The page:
LIEPAJA - Martins Kriekis, representing Latvia’s crippled metallurgical company Liepajas metalurgs shareholder Kirovs Lipmans, calls for security guards to man the company’s assets, furnaces and other production equipment, since “unofficial information has been received from [owner] Sergejs Zaharjins’ team about intentions to cause damage to the company’s property.”
According to Kriekis, Zaharjins has warned that if he is unable to purchase the company’s property at an auction during the insolvency process, it will be irreversibly damaged so that others won’t benefit from it, reports Nozare.lv.
Liepajas metalurgs’ legal protection plan administrator Haralds Velmers says secured creditors have already assigned additional security guards to company property. And, it is not the administrator’s duty to guard the company’s property during the legal protection process. This is done by the company. It is unlikely that someone from the company’s management or employees would be interested in damaging its equipment since the law envisages criminal liability for such actions, added Velmers.
Capitalize the debt
The company has turned to the highest officials suggesting that the company’s debts to the state and state companies in the amount of 78.8 million lats (112.5 million euros) be capitalized. The company wants the state to capitalize the Finance Ministry’s credit claims in the amount of 51.9 million lats, Citadele bank credit claims (12.4 million lats) and Latvenergo credit claims (14.5 million lats).
Liepajas metalurgs also requests support for issuing an additional 78.8 million shares, which would end up owned by the state through capitalizing the company’s debts. As a result, the state would obtain the company’s controlling interest and a chance to recover its investments from dividends and selling the company’s shares. The company in turn, after issuing its shares, would have an opportunity to receive a loan from lending institutions to continue production.
The Finance Ministry, however, says that, from the point of view of the government, Liepajas metalurgs’ request for capitalizing its debt to the state cannot be supported, since such actions would be considered new support for a private company, which cannot be harmonized with the European Commission under any of state support regulations.
The ministry calls on Liepajas metalurgs instead to continue work on implementing the legal protection plan rather than making misleading public announcements in the media.
The value of the company is currently close to one lat and continuing operations are impossible without new investment, Latvenergo board member Uldis Bariss said in an interview on Latvian Radio on Oct. 23. Liepajas metalurgs shareholders must realize that, if they are unable to attract an investor, “they will have nothing to do there,” said Bariss.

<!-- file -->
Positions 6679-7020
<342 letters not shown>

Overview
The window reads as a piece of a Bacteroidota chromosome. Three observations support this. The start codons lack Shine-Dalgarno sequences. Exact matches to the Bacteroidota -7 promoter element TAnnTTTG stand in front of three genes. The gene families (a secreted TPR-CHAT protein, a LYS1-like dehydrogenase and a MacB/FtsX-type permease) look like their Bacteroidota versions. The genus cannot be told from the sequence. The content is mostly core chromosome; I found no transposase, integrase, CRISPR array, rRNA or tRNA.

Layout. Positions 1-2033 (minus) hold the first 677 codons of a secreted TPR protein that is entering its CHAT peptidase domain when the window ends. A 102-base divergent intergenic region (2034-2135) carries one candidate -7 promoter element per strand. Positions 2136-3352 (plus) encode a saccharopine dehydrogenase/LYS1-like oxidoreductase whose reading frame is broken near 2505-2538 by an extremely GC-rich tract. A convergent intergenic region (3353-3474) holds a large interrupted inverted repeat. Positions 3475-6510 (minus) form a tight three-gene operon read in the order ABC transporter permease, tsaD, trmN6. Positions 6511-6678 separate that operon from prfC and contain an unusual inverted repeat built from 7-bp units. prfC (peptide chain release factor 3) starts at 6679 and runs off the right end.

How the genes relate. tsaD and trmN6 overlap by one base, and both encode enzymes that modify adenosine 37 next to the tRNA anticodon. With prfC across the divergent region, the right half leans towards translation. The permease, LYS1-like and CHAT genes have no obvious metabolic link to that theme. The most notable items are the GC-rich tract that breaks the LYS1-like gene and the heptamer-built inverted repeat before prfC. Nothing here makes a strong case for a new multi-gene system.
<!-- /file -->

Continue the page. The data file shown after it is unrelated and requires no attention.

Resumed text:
State’s risky investment
If the government does not agree to capitalize the company’s debts to the state and state companies and does not obtain the company’s controlling interest, the state will recover santimes on the lats from its investment should it be ruled insolvent, said council chairman Guntis Vilnitis on Oct. 21.
This offer does not envisage any additional investments by the state. The state has already lent this money by repaying the loan owed to the Italian bank UniCredit S.p.A. by Liepajas metalurgs, in the amount of 47,414,711 lats.
But an operating company has the most value. Liepajas metalurgs’ value will be between 20 million lats and 50 million lats in case of insolvency and, taking into account that the country will have to pay severance packages and unemployment benefits, it will only be able to recover 10 percent of its investment, claims Vilnitis.
Debt capitalization is the last chance to restore operations, since it will reduce the company’s debt commitment from 129.1 million lats to 28 million lats, improving the company’s balance. This will create real opportunities for borrowing assets from financial institutions and the company will be able to resume its operations in two weeks’ time, hopes Vilnitis.
Liepajas metalurgs’ announcement that capitalizing the debts is the last chance to restore operations will not solve the current situation; on the contrary, it will allow Liepajas metalurgs’ owners Sergejs Zaharjins and Ilja Segals to continue squandering the company’s assets, believes shareholder Kirovs Lipmans.
Lipmans points out in a statement to the media that debt capitalization can only be considered when the company’s operations are fully restored. If the debts are capitalized now, it will increase the risk that the state and state companies may end up with nothing at all.
As part of the legal protection process, approved by the Liepaja Court, Liepajas metalurgs plans to take measures to increase production and sales volumes, focusing on markets in the vicinity of Latvia that offer better prospects. The legal protection process plan also stipulates more professional market analysis by the company.